HTTP/1.0 200 OK Content-Type: text/html Joint Police Operations Erode Border
Pubdate: Sun, 21 Aug 2005
Source: Montreal Gazette (CN QU)
Copyright: 2005 The Gazette, a division of Southam Inc.
Author: Kim Bolan, CanWest News Service


Pot-smuggling tunnel shows problem. U.S. attorney is asking court to seize
British Columbia property of suspects

The U.S. attorney prosecuting three Canadians suspected of digging a tunnel
with the purpose of moving drugs across the border will ask a Seattle judge
next week to seize the B.C. property on which the tunnel was constructed.

A court order would mean the Langley, B.C., home would be surrendered to the
U.S. government if property owner Francis Devandra Raj is convicted on
trafficking charges, even if individuals or banks in Canada have an
outstanding claim on the land.

The tunnel case is just one of several recent cross-border investigations
that have some legal experts concerned about what they see as growing
encroachment of U.S. law enforcement agencies into Canada.

In July, B.C. pot activist Marc Emery and two associates were arrested at
the request of U.S. authorities, who accused him of selling marijuana seeds
to Americans over the Internet.

Last March, the B.C. Civil Liberties Association wrote to the RCMP Public
Complaints Commission about an incident in which an off-duty Vancouver
police officer was stopped in British Columbia's Fraser Valley by Texas
state troopers working with the RCMP to detect motorists under the influence
of marijuana.

The constable, David Laing, also complained to the commission about the
involvement of foreign police, and received a settlement from the RCMP.

"The Texas Rangers example is one of the most brazen examples of Canadian
authorities acquiescing to U.S. control on Canadian soil," Jason Gratl,
president of the civil liberties association, said Friday.

"It is not just about this guy's rights. It is really about our territorial
integrity. ... It is absolutely outrageous that a foreign law enforcement
official would be on the front lines of policing in British Columbia."

Ian Hillman, spokesperson for the U.S. consulate in Vancouver, won't give
the exact number of American law enforcement agents operating this side of
the border, but notes the Federal Bureau of Investigation, the Drug
Enforcement Administration, the U.S. Secret Service, the Bureau of Alcohol,
Tobacco and Firearms, and the Department of Homeland Security are all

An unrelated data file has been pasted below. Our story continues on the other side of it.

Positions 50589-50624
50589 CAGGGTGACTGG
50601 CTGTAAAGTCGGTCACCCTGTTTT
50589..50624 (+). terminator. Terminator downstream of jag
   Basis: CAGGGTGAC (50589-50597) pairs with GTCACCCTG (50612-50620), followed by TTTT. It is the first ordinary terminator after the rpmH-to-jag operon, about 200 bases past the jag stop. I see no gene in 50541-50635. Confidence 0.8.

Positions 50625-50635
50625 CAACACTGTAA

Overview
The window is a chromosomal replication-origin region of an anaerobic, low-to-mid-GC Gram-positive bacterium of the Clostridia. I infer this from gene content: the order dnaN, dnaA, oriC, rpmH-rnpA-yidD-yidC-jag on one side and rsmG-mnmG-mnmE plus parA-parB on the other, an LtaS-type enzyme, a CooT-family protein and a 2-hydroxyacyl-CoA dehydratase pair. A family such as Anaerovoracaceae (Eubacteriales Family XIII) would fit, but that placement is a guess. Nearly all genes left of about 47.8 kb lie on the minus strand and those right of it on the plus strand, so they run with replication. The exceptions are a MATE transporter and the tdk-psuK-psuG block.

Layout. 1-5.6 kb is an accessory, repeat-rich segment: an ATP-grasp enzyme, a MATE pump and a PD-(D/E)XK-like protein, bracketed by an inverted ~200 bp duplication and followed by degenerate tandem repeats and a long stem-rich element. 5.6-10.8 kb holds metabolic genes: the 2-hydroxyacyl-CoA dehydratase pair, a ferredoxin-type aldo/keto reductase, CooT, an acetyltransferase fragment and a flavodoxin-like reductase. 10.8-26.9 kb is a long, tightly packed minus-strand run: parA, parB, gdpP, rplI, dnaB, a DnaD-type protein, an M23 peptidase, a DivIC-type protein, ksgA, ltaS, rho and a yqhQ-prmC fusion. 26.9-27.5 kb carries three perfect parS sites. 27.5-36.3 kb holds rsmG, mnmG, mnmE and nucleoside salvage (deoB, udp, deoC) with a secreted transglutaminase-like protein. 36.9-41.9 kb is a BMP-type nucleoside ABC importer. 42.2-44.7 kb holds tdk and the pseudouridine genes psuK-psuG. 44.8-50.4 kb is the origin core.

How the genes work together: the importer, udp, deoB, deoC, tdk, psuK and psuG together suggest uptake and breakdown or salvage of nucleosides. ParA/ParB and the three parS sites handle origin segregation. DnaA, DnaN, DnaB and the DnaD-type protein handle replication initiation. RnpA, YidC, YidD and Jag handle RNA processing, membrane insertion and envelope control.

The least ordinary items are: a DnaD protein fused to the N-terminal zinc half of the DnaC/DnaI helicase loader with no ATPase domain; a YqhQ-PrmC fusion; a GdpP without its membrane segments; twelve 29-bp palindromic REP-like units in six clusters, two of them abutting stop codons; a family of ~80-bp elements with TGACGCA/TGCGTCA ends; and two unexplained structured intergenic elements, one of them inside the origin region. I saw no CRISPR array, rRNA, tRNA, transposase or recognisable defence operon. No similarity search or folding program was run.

"For security reasons, we can't give out the exact numbers, but I can tell
you overall we are very, very small," Hillman said. "We are here in a
liaison capacity only. They don't have the authority to conduct active
investigations in Canada, because this is a sovereign nation."

But Gratl says he's concerned that if U.S. law enforcement agencies in
Canada collect information on Canadians and return to the U.S., "it is not
subject to our court's jurisdiction."

"Nothing our courts can do can compel foreign law enforcement or
investigative authorities to produce documents for use in Canadian
proceedings. This means that even unconstitutionally obtained evidence can
be used in the United States against Canadian citizens, without any remedy
whatsoever," he said.

RCMP Staff Sgt. Paul Marsh said from Ottawa it's natural to have more
cross-border co-operation when crime has become more global. "Criminals are
more networked than ever before," he said.

But defence lawyers say there is a tendency to let U.S. authorities arrest
suspects who commit crimes on both sides of the border, because penalties
are harsher in U.S. courts.

Canadian investigators watched for months as trafficking suspects built
their tunnel from the Langley property to the U.S. without intervening or
laying charges. But when the group began to use the tunnel, they were nabbed
by the U.S. DEA.

"There is no question that at least the FBI and DEA are very active in
working with the RCMP up here in British Columbia. That has been the case
for several years," defence lawyer Michael Bolton said Friday.
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